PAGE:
Word Court


Craig R. Nunn, of Nashville, Tenn., writes: “I’ve become increasingly intolerant of what must be the most common redundancy in our language: report back. Is this now an accepted usage? My friends tell me I’m just being pedantic and ask that I report back to them with your answer.”

You’re hardly alone in disliking report back, but I suspect your feelings arise from a misunderstanding. None of the usage manuals I checked object to report back. The people who do object argue that it’s redundant, because the prefix re- means “back.” But that isn’t the only thing re- means. Consider, for example, reform and resign—or re-form and re-sign, in which re- means “again.” Consider “They released the bobcat back into the wild.” And consider the difference between “They asked me to report to them” and “They asked me to report back to them.” Do you like get back better than report back? If so, say that—but don’t hold it against the rest of us if we say report back. The phrase is useful.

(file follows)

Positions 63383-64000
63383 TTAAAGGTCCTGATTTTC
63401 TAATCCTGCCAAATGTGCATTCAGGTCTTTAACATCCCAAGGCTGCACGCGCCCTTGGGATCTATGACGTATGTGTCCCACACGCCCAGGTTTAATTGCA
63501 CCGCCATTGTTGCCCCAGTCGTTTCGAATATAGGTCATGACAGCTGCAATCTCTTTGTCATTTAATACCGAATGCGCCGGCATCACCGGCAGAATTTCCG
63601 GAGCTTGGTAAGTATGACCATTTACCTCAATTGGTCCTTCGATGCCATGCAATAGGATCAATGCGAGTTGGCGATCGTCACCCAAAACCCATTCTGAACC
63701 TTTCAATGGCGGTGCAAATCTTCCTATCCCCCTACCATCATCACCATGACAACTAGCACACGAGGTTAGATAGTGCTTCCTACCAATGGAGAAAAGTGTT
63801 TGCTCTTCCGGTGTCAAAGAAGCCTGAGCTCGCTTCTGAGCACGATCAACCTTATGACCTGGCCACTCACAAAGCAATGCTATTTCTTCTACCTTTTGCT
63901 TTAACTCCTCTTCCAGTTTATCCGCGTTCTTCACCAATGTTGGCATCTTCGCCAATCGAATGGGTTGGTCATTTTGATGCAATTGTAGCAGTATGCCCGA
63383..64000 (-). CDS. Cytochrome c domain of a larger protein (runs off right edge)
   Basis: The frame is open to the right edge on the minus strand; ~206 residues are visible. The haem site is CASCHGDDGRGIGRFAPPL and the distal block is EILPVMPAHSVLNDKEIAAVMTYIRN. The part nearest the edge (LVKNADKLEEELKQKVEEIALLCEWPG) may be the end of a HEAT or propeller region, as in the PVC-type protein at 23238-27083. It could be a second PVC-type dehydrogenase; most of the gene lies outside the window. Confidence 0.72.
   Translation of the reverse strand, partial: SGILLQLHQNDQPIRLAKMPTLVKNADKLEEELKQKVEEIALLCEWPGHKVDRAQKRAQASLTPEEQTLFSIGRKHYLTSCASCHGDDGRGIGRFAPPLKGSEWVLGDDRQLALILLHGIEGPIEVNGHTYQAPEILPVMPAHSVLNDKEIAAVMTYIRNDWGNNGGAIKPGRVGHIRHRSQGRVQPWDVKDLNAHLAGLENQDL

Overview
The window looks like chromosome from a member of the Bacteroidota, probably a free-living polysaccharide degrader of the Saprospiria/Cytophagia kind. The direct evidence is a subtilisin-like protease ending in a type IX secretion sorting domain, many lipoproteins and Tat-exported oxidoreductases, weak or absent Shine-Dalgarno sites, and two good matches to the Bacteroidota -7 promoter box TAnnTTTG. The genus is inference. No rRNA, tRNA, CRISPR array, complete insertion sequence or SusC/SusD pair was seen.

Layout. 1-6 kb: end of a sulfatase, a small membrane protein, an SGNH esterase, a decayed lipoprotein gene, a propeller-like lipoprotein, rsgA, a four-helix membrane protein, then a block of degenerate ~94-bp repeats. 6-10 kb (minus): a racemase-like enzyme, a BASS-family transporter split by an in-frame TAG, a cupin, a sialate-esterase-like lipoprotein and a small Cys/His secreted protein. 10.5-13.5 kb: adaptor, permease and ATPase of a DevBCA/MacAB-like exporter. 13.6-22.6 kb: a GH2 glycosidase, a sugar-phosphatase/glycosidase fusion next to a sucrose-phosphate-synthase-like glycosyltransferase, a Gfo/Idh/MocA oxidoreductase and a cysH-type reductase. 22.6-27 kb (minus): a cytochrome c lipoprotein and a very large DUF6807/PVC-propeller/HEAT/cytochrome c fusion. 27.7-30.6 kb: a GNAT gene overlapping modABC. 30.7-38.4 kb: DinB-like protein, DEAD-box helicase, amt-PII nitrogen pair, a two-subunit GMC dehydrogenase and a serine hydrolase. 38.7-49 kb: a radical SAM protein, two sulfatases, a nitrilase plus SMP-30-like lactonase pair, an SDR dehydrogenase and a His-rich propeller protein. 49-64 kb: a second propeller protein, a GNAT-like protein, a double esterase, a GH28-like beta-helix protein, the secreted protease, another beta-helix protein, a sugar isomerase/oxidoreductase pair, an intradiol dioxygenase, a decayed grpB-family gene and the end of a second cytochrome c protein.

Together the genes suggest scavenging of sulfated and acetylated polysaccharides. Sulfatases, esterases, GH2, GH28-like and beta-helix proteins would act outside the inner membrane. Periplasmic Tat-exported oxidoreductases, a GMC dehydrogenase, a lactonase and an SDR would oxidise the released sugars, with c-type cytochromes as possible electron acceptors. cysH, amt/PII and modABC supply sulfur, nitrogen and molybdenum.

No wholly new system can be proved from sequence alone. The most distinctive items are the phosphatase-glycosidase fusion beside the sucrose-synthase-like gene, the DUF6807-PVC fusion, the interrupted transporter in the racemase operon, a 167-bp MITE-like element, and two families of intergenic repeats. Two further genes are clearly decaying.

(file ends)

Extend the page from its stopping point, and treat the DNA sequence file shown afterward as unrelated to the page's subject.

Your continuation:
Some usage manuals do call refer back redundant. But back adds meaning when refer means “send”—as in “Let’s refer this back to the committee that drafted it, with suggestions for revision.” I understand the objection when the use is something like “If we refer back to the original sources … ” And yet even here back might be excused as an element that adds emphasis—like different in “five different books” and brand and spanking in “a brand spanking new car.”

With such other re- verbs as refund, return, relapse, and revert, though, back is redundant in every context I can think of. Whether back adds anything to a given sentence is worth considering, but there’s no reason for a blanket prohibition.

ARAN JOHNSON, of Oakland, Calif., writes: “I am working on a Web site for an organization filled with grammar police. We created a banner ad that says ‘Plug Into Progressive California’ and have just launched it, but we suddenly find ourselves filled with doubt. Is it plug into or plug-in to?”